Systemic administration of tacrolimus in kidney and liver transplant patients has been associated with increased susceptibility to infection; the risk of infection is associated with the intensity and duration of immunosuppression. Use of tacrolimus ointment may be associated with an increased risk of varicella-zoster infections (chickenpox or shingles), herpes simplex virus infection, or eczema herpeticum.

Phototoxicity

Although phototoxicity has not been reported in humans, it may be prudent to minimize or avoid natural or artificial sunlight exposure during topical tacrolimus therapy (including periods when no drug is on the skin). The potential effects of topical tacrolimus therapy on skin response to ultraviolet (UV) damage are not known.

Animal photocarcinogenicity studies indicate a shortened time to skin tumor formation following chronic topical tacrolimus dosing with concurrent UV radiation exposure.

Immunocompromised Patients

Tacrolimus ointment should not be used in immunocompromised adults or children. Safety and efficacy of topical tacrolimus ointment have not been established in such patients.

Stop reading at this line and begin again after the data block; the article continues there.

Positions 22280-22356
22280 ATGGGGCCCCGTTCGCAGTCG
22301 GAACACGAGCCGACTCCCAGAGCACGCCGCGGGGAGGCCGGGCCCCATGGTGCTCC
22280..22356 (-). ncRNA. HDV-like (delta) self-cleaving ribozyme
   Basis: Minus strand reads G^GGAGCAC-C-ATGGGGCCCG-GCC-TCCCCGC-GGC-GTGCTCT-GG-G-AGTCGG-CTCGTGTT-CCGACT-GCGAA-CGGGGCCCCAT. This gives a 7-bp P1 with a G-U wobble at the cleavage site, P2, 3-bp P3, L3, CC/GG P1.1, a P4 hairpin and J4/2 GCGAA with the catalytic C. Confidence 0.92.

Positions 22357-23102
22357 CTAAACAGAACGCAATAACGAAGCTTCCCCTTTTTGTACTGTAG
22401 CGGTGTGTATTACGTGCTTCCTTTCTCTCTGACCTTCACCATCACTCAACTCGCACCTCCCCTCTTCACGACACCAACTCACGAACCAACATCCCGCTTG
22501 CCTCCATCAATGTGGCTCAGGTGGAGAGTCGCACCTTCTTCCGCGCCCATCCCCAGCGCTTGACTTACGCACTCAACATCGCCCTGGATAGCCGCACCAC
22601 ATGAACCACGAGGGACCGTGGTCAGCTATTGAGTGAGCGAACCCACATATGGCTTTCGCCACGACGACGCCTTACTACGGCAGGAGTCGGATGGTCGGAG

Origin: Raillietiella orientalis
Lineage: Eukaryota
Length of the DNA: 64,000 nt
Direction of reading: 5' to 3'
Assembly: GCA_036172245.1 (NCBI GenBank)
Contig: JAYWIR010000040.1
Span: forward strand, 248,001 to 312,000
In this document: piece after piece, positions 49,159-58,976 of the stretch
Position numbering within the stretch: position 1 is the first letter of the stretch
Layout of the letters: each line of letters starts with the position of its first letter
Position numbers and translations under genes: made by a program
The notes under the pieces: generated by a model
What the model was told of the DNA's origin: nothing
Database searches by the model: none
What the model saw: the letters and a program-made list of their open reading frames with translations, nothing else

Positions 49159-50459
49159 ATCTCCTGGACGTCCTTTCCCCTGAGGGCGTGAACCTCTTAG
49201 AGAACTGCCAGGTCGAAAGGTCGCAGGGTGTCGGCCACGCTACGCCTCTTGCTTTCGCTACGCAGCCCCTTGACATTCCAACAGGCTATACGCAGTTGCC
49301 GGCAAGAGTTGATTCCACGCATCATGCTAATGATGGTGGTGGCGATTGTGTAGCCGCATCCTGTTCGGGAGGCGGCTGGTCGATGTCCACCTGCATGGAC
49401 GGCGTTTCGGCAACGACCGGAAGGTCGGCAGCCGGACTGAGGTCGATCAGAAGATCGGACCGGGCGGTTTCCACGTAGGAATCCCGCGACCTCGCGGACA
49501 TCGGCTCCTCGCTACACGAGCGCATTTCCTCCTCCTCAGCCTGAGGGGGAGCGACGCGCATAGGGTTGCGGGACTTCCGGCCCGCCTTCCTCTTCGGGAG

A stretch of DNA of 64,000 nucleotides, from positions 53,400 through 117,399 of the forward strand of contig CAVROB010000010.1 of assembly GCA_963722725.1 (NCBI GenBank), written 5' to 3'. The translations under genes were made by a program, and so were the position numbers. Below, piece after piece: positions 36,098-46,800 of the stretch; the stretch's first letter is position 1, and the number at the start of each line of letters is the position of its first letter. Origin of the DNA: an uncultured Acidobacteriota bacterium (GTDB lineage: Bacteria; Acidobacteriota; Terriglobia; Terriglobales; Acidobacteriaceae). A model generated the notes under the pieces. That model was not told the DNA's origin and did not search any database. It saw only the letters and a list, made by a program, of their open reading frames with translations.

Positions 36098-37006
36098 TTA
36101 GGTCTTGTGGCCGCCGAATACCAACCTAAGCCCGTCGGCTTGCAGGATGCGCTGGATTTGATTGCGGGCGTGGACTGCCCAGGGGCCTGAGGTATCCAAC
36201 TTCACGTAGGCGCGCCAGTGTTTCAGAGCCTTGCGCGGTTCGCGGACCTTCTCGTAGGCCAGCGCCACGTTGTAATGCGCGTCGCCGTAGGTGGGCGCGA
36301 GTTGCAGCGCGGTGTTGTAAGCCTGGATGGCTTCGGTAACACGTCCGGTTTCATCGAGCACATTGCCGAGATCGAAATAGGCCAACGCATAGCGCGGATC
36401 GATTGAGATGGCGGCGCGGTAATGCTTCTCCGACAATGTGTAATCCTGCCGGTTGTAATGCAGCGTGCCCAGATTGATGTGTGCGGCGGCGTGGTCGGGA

Renal Effects

Acute renal failure has been reported rarely in patients receiving topical tacrolimus. The risk of systemic absorption is increased in patients with epidermal barrier defects, especially following topical application of the drug to large body surface areas.

Topical tacrolimus ointment should be used with caution in patients predisposed to renal impairment.

Specific Populations

Pregnancy

Category C.

Lactation

Tacrolimus is distributed into milk following systemic administration. Not known whether tacrolimus is distributed into milk following topical application to skin. Discontinue nursing or drug, taking into account the importance of the drug to the woman.

Blacks

In adult black patients, efficacy of tacrolimus 0.03% ointment was similar to that of vehicle; tacrolimus 0.1% ointment appears to be effective.

Pediatric Use